If I was looking for a celebrity mate to jolly me out of a funk and apply the soothing balm of levity to my troubled spirit, Jose Pepe Reina would be my go-to-guy. I mean, just look at the man. He's the embodiment of masculine, Iberian ebullience and brio. No problem would stump Pepe. He'd just bear-hug it away, raise a quizzical eyebrow, buy a round of shots and get a conga line going at the same time.
It's no major slight to the chap, to say that I wouldn't place Stewart Downing in that kind of fantasy best-mate category and yet, as the season lurches towards it's staggeringly underwhelming conclusion, he and Reina are unlikely bedfellows, both of them espousing a policy of positivity and rigourous focus on each of the five remaining matches.
"There are still 15 points to play for and it's vitally important that we finish the season well. We need to make sure that we are focused on the games that we've got remaining and we need to end the season with a winning mentality. That will be important in terms of next season."
Reina was almost absurdly on-message, as he insisted that the players were not mentally on a beach in St. Tropez, but rather, completely devoted to wringing the maximum out of each remaining game. He sounded excited and motivated by the challenges left in the campaign.
"Look at the games we've got left - Chelsea and Everton at home, Newcastle away - those kind of matches are a motivation for any player and even more so when you are wearing a Liverpool shirt. We need to get some wins. If that gets us into Europe, then good, but we need those wins for our pride. Whenever yo get the opportunity to play for this club, you need to give 100% in every game and try to win them all."
I'm not sure if I'm more enthused by Reina's ardour or the fact that, unlike his manager, he seems to understand the rudiments of mathematics and percentages.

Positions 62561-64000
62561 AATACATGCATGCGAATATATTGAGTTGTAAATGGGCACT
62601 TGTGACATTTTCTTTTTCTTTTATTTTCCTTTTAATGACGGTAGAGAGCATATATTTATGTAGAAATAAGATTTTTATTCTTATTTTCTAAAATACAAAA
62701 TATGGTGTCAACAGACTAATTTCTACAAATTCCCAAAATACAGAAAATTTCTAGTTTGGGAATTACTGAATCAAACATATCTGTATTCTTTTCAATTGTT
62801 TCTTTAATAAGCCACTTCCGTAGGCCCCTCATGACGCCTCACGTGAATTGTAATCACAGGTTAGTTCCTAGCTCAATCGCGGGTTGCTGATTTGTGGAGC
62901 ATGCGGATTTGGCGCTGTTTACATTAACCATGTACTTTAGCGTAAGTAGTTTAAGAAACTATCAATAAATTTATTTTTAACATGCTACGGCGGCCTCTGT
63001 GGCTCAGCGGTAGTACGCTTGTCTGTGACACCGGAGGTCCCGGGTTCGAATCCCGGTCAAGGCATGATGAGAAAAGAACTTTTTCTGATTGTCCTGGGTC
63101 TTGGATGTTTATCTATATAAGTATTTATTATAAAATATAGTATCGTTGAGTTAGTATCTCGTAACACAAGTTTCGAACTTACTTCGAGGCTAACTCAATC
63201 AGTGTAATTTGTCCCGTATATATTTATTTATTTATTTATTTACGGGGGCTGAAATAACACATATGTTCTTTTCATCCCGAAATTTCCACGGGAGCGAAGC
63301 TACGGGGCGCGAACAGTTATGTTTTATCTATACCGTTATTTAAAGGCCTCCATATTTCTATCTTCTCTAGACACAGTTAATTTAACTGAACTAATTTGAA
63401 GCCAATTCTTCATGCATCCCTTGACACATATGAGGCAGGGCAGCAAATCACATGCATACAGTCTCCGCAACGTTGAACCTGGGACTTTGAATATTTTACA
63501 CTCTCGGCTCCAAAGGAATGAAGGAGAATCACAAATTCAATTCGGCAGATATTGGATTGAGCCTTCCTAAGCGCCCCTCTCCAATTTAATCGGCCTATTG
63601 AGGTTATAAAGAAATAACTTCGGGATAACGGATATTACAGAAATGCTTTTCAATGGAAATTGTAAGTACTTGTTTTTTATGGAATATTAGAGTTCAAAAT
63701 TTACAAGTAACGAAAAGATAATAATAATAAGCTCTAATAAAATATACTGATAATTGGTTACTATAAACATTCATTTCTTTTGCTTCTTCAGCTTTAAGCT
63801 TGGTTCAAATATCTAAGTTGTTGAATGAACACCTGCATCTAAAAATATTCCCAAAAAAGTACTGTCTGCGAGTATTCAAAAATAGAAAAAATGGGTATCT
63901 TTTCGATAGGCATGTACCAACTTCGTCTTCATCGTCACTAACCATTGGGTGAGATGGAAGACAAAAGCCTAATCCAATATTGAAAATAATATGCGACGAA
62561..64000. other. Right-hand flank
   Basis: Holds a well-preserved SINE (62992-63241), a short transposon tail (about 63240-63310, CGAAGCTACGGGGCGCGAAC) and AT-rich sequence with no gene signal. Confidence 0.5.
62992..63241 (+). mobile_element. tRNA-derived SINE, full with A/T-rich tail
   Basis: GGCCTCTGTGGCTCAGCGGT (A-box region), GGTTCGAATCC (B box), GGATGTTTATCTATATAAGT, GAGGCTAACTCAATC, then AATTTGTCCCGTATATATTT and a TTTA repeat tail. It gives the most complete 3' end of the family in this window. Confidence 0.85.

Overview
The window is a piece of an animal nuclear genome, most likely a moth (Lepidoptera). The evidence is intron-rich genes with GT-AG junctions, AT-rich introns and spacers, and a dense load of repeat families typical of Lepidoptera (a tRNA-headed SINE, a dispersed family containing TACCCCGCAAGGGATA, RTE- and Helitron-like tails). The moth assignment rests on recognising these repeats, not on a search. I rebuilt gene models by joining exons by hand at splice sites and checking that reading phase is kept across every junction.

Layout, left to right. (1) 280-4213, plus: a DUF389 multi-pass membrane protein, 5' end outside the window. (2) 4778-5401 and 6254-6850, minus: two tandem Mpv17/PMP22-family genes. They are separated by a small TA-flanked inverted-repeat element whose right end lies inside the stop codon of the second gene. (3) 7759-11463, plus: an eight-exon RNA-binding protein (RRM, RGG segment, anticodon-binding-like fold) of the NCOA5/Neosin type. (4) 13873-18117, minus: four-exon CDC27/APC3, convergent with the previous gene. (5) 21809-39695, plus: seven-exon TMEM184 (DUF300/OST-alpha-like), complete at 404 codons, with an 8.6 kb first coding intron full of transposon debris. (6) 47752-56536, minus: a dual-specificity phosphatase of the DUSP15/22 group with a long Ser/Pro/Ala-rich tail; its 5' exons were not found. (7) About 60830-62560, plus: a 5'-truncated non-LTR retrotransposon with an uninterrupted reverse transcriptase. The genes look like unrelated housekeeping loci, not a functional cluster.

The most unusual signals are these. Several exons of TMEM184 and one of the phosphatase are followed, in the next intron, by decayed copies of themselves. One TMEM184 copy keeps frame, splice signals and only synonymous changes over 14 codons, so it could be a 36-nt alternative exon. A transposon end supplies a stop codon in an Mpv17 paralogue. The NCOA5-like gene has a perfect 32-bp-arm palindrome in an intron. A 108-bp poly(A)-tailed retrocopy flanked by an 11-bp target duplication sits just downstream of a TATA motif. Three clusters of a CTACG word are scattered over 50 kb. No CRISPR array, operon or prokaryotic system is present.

In conversation with Liverpoolfc.tv, Stewart Downing carried a similarly upbeat message to the fans. Downing has suffered more slings and arrows than most, but a combination of his own efforts and his manager's stubborn faith, have seen the winger become a serviceable member of the first team squad.
"We won't let the season peter-out. The manager certainly won't let that happen. He has stressed that we keep going right to the end and see what happens. There are going to be slip-ups along the way, but it's going to be tough for us, there's no hiding that."
Brendan Rodgers would be proud of this kind of pragmatic yet positive outlook which has, all too recently, become his own mantra.
"This season was always going to be a transition time, with new ideas and players. next season is a big test for us. The manager has most of the players he wants and we have to crack on."
And there, hidden behind the warm glow of optimism, is the harsh gleam of reality. Does Rodgers really have most of the players he wants? Does this mean that the summer of 2013 will not see an influx of world-class talent to Anfield? What are we to amuse ourselves with, if not utterly redundant exchanges as to who is more of a Liverpool player, Superstar X or Superstar Y?
This is why you couldn't trust Stewart Downing with your stag party - the man's a buzzkill.